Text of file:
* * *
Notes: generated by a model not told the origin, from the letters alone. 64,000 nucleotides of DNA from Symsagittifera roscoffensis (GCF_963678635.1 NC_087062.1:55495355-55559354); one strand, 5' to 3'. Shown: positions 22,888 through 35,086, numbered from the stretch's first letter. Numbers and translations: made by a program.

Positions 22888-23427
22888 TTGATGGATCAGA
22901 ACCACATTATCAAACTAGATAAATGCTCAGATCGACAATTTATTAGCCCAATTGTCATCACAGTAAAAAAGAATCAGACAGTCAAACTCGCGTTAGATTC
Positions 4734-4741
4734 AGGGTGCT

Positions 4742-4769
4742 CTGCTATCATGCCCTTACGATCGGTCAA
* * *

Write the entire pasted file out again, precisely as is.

Notes: generated by a model not told the origin, from the letters alone. 64,000 nucleotides of DNA from Symsagittifera roscoffensis (GCF_963678635.1 NC_087062.1:55495355-55559354); one strand, 5' to 3'. Shown: positions 22,888 through 35,086, numbered from the stretch's first letter. Numbers and translations: made by a program.

Positions 22888-23427
22888 TTGATGGATCAGA
22901 ACCACATTATCAAACTAGATAAATGCTCAGATCGACAATTTATTAGCCCAATTGTCATCACAGTAAAAAAGAATCAGACAGTCAAACTCGCGTTAGATTC
Positions 4734-4741
4734 AGGGTGCT

Positions 4742-4769
4742 CTGCTATCATGCCCTTACGATCGGTCAA